Is Chipotle Mexican Grill ready for its close-up? The chain, which advertises it serves "food with integrity," has entered into what describes as a "promotional partnership" with Magnolia Pictures, Participant Media and River Road Entertainment to help promote the controversial documentary film "Food, Inc." Beginning this week, Chipotle is sponsoring free screenings in 32 cities nationwide and has already placed promotional materials for the film in its restaurants.
"Food, Inc.," directed by Robert Kenner and featuring onscreen commentary from best-selling journalists Eric Schlosser ("Fast Food Nation") and Michael Pollan ("The Omnivore’s Dilemma" and "In Defense of Food"), purports to show the damaging impact on food safety, animal welfare and human workforces of "industrial" agriculture and food production. It has received several positive, even enthusiastic, critical notices ("an informative, often infuriating activist documentary about the big business of feeding or, more to the political point, force-feeding, Americans all the junk that multinational corporate money can buy," opined Manohla Dargis in the New York Times), but meat industry organizations have criticized the documentary as biased and misinformed, and several have allied at http://www.safefoodinc.org/ to combat the impressions given by the film.
Chris Arnold, spokesman for Chipotle, told MEATPOULTRY.com that the chain is supporting "Food, Inc." "to spark dialog." "We maintain that that discussion has been lacking. We’ve been trying to promote just this kind of discussion for a long time, so partnering with the film was a natural fit."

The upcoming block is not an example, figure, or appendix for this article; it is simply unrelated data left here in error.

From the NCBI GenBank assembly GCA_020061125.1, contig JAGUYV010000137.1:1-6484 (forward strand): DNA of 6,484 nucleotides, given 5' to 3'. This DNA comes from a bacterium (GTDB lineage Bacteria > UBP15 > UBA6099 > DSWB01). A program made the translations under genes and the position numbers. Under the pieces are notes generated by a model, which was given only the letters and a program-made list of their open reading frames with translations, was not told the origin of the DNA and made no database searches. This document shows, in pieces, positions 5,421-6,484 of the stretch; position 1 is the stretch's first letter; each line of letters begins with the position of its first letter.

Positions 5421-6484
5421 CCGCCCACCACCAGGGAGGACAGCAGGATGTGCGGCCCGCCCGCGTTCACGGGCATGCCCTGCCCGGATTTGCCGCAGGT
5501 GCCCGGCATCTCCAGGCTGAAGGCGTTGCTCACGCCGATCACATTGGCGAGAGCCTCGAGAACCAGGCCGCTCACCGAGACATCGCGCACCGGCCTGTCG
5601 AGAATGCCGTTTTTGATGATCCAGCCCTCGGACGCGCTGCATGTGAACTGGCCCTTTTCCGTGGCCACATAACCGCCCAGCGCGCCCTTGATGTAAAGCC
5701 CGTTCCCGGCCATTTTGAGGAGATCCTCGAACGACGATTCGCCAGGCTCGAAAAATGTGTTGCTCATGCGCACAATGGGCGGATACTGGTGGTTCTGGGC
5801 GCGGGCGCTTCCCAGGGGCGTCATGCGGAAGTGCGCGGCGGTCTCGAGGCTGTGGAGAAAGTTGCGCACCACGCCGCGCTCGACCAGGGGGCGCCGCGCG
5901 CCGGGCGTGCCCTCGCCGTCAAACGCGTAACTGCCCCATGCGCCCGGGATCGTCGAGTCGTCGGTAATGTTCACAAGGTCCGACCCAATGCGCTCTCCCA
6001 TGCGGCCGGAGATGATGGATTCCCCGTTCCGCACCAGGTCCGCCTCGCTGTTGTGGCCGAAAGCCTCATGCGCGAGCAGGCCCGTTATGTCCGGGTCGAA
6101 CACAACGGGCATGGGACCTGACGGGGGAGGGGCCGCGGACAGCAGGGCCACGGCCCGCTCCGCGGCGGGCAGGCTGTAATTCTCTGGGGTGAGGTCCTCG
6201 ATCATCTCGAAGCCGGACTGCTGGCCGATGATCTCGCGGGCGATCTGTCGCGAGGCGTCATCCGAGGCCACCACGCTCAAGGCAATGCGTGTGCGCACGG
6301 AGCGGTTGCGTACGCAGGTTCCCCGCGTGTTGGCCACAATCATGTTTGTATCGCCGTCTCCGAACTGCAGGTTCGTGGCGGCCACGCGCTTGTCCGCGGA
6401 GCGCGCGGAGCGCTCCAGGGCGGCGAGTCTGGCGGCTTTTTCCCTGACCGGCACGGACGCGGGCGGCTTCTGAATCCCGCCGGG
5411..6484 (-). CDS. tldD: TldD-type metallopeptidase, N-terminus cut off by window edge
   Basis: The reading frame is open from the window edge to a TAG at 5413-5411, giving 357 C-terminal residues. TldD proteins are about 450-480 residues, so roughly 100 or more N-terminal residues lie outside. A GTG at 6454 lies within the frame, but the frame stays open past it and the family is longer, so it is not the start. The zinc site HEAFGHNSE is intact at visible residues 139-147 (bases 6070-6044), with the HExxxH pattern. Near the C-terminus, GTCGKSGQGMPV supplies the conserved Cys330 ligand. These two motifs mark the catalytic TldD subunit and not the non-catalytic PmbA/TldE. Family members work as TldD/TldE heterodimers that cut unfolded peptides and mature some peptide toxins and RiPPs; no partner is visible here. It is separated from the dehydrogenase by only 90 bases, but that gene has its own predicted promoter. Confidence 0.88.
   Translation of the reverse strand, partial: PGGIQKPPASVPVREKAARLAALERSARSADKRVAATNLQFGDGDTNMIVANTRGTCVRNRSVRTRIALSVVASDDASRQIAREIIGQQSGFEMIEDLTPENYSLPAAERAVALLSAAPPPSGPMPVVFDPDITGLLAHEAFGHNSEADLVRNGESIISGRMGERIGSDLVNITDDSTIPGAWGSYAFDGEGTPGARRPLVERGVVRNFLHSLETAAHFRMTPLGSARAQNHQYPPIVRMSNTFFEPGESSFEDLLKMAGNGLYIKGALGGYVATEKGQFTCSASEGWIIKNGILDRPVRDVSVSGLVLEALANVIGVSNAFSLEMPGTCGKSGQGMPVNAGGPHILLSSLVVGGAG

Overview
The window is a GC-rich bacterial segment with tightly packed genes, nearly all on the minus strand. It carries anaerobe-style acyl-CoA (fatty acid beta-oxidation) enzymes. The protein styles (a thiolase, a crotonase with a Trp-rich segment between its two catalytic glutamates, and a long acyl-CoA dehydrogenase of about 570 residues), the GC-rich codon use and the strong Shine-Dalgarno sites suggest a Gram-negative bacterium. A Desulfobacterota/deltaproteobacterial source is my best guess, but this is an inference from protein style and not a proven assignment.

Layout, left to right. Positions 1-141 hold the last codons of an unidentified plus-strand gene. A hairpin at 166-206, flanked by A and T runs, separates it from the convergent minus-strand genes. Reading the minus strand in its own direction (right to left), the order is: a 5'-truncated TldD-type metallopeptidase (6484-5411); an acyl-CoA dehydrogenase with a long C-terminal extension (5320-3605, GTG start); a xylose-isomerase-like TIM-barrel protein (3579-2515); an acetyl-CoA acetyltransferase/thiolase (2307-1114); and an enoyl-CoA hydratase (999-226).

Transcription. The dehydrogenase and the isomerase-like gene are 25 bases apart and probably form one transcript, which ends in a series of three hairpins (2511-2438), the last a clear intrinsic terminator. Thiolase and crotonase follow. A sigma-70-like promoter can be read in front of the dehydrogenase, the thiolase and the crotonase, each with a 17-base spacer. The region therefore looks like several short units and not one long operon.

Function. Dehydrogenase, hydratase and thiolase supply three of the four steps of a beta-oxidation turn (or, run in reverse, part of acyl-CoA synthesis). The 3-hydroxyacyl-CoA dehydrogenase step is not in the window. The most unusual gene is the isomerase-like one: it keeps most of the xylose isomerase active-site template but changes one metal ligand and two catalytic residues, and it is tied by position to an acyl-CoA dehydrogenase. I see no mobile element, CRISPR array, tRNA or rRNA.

He said the free screenings the chain has sponsored so far have all been full – more than 100 people were turned away from a Chipotle-sponsored screening in Denver this week, he noted. "The response so far has been quite positive. I think people left the screenings feeling like they had learned something," he said.
Chipotle buys much of the meat it sells from Niman Ranch and Coleman Natural Foods, two of the leading purveyors of so-called "natural" meat products as well as leading proponents of higher-standard animal welfare practices. The chain also buys produce from Joel Salatin at Polyface Farms in Virginia, who is featured in the film and who is also described at length in "The Omnivore’s Dilemma." Perhaps unsurprisingly, then, Arnold said Chipotle has not heard from any of its suppliers who might be concerned with the documentary’s content.
He also said that nothing in "Food, Inc." will change Chipotle’s sourcing or how it does business. "We are in philosophical alignment with the point of view of the film, but we sort of arrived at our own set of conclusions independently and a while ago," he told MEATPOULTRY.com. "Our slogan, ‘food with integrity,’ is the same idea that the film is trying to promote. That’s why we’re involved."